I think the rational thought vs emotional thought division is a construct we have imposed on how our brains work.

David Brooks talked about these developments in nueroscience a bit at the last BioLogos conference. From one of his columns:

Over the centuries, humans have come up with all sorts of concepts to describe different thinking activities: memory, perception, emotion, attention, decision-making. But now, as scientists develop greater abilities to look at the brain doing its thing, they often find that the activity they observe does not fit the neat categories our culture has created, and which we rely on to understand ourselves.

It feels as if the rational brain creates and works with ideas, but that emotions sweep over us. But some neuroscientists, like Lisa Feldman Barrett of Northeastern University, argue that people construct emotions and thoughts, and there is no clear distinction between them. It feels as if we can use our faculty of reason to restrain our passions, but some neuroscientists doubt this is really what’s happening. Furthermore, emotions assign value to things, so they are instrumental to reason, not separate from or opposed to it." David Brooks: You are not who you think you are | COMMENTARY – Baltimore Sun

Knowledge in the biblical sense is not just assent to propositions, it’s experiential and involves love. (There is a philosopher named Esther Lightcap Meeks who argues that love is an epistemology.) And trust is often a correlate of knowledge because you have confidence in something based on what you have experienced and otherwise know to be true.

The heart/head division we impose on knowledge or on the exercise of faith is a metaphorical construct we made up to try to understand facets of our experience.


Point taken. Paul also references the mind in Romans 12:2, one of my favorite passages:
Do not conform any longer to the pattern of this world, but be transformed by the renewing of your mind. Then you will be able to test and approve what God’s will is – his good, pleasing and perfect will.

Having said that, I still think that faith involves a certain amount of emotion when we place ourselves in the hands of a spiritual being. I believe the Holy Spirit comes into play here but I am not going to go there since the work of Holy Spirit has been the center of disagreements between church bodies for hundreds of centuries without any consensus.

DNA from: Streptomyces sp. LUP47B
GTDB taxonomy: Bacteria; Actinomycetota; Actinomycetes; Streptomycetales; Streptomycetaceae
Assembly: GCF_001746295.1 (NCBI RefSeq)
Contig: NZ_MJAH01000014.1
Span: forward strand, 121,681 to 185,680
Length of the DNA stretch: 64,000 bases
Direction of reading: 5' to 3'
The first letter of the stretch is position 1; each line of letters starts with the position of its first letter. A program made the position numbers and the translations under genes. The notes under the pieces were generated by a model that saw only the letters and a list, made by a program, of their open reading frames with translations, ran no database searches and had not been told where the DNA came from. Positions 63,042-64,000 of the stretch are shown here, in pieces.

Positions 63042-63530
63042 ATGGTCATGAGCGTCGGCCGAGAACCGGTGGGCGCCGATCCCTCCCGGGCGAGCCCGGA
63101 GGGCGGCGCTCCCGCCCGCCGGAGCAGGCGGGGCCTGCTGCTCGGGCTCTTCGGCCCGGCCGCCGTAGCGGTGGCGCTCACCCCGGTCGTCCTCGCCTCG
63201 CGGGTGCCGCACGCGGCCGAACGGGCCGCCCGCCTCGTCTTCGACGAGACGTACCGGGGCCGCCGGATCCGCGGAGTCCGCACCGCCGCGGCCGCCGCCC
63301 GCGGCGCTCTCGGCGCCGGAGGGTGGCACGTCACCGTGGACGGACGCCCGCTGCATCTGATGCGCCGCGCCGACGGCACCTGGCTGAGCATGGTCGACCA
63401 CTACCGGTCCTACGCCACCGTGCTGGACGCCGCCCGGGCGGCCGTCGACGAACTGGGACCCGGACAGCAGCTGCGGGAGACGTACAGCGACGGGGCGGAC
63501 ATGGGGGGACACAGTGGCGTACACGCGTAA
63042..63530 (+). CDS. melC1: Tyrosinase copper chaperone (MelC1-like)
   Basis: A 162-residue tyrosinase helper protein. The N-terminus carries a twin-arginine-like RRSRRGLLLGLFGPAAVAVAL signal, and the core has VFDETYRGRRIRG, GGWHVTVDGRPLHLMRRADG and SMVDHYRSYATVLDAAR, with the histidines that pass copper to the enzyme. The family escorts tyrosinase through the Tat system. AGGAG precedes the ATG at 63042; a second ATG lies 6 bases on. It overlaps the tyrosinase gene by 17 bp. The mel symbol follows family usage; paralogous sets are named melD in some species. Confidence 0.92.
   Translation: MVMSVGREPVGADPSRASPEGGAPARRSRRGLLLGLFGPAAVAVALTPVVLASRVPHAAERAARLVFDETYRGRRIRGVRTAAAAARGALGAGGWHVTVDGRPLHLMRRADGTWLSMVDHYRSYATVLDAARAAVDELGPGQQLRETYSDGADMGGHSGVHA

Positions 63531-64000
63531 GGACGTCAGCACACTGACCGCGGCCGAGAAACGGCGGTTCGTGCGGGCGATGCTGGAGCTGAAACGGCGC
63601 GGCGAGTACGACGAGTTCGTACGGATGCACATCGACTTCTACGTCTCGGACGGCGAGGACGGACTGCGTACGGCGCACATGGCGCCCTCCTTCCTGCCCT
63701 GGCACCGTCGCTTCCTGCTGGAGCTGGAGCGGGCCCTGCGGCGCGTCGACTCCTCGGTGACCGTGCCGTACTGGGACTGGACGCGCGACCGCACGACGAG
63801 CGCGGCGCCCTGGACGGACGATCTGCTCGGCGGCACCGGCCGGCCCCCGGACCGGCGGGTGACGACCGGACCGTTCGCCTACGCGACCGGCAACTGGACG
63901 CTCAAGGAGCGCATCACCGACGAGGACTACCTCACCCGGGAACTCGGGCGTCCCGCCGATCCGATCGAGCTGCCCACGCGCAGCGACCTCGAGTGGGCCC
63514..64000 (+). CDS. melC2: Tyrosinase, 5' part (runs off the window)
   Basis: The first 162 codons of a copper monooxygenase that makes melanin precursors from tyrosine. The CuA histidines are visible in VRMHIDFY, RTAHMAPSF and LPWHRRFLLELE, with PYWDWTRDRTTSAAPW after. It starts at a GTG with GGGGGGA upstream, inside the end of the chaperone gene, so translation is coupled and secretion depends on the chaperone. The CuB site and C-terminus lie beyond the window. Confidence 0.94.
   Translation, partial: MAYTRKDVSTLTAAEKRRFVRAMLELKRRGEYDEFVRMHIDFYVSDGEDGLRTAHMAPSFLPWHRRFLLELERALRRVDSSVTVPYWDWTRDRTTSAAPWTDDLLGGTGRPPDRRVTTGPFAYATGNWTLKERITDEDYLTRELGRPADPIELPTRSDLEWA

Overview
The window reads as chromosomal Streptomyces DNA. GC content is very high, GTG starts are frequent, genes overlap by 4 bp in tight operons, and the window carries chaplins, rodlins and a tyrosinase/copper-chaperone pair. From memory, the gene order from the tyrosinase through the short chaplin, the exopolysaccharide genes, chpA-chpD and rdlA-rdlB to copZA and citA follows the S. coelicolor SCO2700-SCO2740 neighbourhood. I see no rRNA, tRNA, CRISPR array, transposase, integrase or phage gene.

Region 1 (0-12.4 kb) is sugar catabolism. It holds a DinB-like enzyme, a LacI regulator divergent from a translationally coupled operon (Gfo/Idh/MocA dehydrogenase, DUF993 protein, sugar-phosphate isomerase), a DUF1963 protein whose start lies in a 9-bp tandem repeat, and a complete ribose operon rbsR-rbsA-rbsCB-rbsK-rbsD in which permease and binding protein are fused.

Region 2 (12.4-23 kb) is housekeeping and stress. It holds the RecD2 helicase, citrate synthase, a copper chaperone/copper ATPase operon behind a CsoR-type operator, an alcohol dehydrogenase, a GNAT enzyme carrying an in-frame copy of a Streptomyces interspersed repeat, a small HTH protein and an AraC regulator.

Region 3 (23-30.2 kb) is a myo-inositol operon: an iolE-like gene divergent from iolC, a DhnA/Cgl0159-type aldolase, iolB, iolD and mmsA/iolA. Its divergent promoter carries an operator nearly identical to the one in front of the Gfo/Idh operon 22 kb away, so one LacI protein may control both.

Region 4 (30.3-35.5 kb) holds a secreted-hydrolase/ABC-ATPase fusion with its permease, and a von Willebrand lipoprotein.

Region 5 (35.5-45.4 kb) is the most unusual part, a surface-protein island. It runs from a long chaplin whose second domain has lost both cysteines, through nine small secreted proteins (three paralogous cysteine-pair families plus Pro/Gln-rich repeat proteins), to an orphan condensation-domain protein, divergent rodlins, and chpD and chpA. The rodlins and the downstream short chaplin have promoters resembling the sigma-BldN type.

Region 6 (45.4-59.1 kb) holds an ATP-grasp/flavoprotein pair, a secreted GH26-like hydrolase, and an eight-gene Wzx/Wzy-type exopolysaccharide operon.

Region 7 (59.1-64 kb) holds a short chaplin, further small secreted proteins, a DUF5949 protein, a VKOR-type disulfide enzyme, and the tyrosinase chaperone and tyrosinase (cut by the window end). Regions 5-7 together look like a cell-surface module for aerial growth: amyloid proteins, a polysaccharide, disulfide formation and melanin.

Agreed. I think there is a Biblical reason for what you are describing but that probably is better left to a whole new forum thread.

If our minds are not different from the unconverted, those devoid of the Spirit, then there is something to question about ourselves. But it is simpler than that. The church has its memes and tropes which are opaque to the unchurched. If we try to communicate without due cognisance to that divide, we will not be understood. A simple example: We mean by “grace” something totally different from secular culture, so we are not understood. Some even still use thees and thous! On the other hand it seems from this discussion that our meaning of “heart” is a closer match with our secular culture than with what is meant in the New Testament. In consequence our use of language needs ongoing re-examination - it always will.

1 Like

I don’t like the “us vs them” thinking. Also, the Holy Spirit can be working in a person’s life long before he knows it.

1 Like

I’ve always thought that Christian jargon was not helpful and a barrier to non-Christians. I don’t see that changing anytime soon.


I ran across this podcast this morning and thought it was a good fit to add to this thread. The first 2/3 are mainly about the usefulness of metaphors in conveying truth.
Unfortunately there wasn’t a transcript, but there is a nice blurb.

“ Even as formal religious adherence wanes (at least in the West), people go on talking about God and spiritual matters. But how is that even possible? How can you talk about someone (or something) that is beyond language? Is all God–talk literally nonsense?

In this episode, Nick Spencer speaks to Prof. Janet Soskice about her classic Metaphor and Religious Language and her forthcoming Naming God about how on earth we can hope to talk about God.?

THe whole thing is just a bit over 1/2 hour. Good for drive time or KP.

1 Like

I’ll start at least as I go to bed and see how I do.

Not nonsense at all but also no account is literally true in every detail IMO. God is far from the only thing that resists adequate verbal account. The biblical God is a cultural accretion of something beyond our reach which completes and perhaps explains us to ourselves, but poetically not explicitly. It isn’t evasion and it certainly isn’t a cheap con job. It is the opposite of meaningless; however the only meaning it can give you is that which you didn’t realize you already had. You can recognize it but you can’t pin it down or package it for universal consumption without pulverizing the winged life Blake extolled beyond all recognition.

1 Like